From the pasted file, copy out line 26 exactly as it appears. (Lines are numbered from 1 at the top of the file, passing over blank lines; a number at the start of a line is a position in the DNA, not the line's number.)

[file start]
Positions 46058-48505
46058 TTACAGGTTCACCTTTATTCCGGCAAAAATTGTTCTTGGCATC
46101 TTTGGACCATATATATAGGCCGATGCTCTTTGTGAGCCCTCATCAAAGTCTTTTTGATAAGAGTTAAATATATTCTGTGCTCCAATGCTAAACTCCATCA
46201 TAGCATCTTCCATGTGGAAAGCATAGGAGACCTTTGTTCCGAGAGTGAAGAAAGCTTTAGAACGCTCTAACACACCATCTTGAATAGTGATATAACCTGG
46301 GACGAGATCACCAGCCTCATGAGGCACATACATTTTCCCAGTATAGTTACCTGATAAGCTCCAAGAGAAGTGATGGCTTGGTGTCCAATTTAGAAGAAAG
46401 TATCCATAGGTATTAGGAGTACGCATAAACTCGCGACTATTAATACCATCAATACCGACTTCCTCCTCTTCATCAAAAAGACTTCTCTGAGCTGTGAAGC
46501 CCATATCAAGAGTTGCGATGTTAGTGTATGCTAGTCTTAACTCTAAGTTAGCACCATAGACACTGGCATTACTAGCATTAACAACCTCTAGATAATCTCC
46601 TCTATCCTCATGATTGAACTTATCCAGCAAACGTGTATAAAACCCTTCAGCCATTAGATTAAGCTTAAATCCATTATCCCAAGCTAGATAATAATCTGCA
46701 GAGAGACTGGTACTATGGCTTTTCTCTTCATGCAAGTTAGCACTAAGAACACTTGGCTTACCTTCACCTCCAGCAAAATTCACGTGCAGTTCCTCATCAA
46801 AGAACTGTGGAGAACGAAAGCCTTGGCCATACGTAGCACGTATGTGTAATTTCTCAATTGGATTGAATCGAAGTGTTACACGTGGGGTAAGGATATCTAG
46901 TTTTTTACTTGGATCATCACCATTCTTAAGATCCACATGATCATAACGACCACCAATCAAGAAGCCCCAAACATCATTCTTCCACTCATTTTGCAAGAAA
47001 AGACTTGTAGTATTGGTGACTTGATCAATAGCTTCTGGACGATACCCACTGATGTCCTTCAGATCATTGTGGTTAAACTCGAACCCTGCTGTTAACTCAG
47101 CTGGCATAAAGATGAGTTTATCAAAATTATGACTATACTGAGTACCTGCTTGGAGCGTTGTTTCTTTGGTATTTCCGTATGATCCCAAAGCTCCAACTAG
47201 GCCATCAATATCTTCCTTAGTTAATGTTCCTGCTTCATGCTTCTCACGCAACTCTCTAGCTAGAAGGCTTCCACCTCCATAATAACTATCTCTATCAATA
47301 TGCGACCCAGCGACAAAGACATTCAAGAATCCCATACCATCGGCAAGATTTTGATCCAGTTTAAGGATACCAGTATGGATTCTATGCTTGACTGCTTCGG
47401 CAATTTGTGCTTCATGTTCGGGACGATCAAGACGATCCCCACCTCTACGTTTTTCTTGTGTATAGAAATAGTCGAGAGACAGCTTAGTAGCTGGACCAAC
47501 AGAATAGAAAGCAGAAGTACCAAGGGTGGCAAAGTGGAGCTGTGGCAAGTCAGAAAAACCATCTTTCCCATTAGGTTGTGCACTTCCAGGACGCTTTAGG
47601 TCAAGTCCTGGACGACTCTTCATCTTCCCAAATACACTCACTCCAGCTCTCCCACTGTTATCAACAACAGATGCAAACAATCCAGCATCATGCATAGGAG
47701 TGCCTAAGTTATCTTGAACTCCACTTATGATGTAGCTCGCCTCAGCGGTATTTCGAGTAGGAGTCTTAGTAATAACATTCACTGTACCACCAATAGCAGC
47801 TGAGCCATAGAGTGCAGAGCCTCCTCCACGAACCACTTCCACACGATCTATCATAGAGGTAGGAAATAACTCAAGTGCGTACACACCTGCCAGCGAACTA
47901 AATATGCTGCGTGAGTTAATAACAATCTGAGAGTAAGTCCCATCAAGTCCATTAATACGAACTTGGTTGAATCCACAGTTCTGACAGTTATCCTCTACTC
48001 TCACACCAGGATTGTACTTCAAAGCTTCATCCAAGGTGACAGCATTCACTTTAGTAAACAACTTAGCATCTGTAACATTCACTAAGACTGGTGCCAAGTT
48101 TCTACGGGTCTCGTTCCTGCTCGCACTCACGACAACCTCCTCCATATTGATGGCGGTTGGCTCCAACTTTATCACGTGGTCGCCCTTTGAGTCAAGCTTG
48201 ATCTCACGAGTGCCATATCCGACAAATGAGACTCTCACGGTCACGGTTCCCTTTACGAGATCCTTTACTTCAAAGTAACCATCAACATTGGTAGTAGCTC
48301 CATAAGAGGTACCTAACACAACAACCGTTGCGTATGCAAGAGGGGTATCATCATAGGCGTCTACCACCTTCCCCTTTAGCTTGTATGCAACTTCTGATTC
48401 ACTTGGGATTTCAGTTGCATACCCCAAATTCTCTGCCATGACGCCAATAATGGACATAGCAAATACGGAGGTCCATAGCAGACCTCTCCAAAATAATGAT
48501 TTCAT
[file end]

48401 ACTTGGGATTTCAGTTGCATACCCCAAATTCTCTGCCATGACGCCAATAATGGACATAGCAAATACGGAGGTCCATAGCAGACCTCTCCAAAATAATGAT